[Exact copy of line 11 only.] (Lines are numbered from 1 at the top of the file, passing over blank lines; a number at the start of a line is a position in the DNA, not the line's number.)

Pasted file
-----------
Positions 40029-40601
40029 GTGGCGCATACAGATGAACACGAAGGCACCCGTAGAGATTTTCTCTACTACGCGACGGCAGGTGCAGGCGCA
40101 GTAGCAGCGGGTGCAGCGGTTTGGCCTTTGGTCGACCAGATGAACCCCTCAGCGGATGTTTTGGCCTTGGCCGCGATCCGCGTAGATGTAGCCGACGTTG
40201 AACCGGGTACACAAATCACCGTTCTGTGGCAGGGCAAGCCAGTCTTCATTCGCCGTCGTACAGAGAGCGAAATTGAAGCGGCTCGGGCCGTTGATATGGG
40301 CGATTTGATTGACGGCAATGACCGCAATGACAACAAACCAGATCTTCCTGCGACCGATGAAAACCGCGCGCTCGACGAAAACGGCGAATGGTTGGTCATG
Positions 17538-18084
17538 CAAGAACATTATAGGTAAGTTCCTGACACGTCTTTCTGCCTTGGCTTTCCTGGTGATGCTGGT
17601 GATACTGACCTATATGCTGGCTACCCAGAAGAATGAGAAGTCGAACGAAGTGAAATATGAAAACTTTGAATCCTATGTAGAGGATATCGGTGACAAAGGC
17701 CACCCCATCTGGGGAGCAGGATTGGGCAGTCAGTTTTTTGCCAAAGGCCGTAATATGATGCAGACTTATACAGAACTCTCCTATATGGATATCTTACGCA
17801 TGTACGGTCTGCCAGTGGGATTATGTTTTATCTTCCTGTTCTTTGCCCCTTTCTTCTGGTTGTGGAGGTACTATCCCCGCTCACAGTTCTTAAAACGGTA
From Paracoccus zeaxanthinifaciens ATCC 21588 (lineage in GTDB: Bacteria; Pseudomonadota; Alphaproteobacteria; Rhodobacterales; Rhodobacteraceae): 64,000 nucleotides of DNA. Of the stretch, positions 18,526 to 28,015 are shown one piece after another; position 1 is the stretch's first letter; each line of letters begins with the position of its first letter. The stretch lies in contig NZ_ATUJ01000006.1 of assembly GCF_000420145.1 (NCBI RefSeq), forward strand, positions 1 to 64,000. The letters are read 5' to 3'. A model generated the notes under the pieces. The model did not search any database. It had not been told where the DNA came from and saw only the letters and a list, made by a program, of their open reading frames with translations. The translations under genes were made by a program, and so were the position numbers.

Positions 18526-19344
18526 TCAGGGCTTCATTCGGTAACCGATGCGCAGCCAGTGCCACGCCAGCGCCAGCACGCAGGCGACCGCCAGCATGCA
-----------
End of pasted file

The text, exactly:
From Paracoccus zeaxanthinifaciens ATCC 21588 (lineage in GTDB: Bacteria; Pseudomonadota; Alphaproteobacteria; Rhodobacterales; Rhodobacteraceae): 64,000 nucleotides of DNA. Of the stretch, positions 18,526 to 28,015 are shown one piece after another; position 1 is the stretch's first letter; each line of letters begins with the position of its first letter. The stretch lies in contig NZ_ATUJ01000006.1 of assembly GCF_000420145.1 (NCBI RefSeq), forward strand, positions 1 to 64,000. The letters are read 5' to 3'. A model generated the notes under the pieces. The model did not search any database. It had not been told where the DNA came from and saw only the letters and a list, made by a program, of their open reading frames with translations. The translations under genes were made by a program, and so were the position numbers.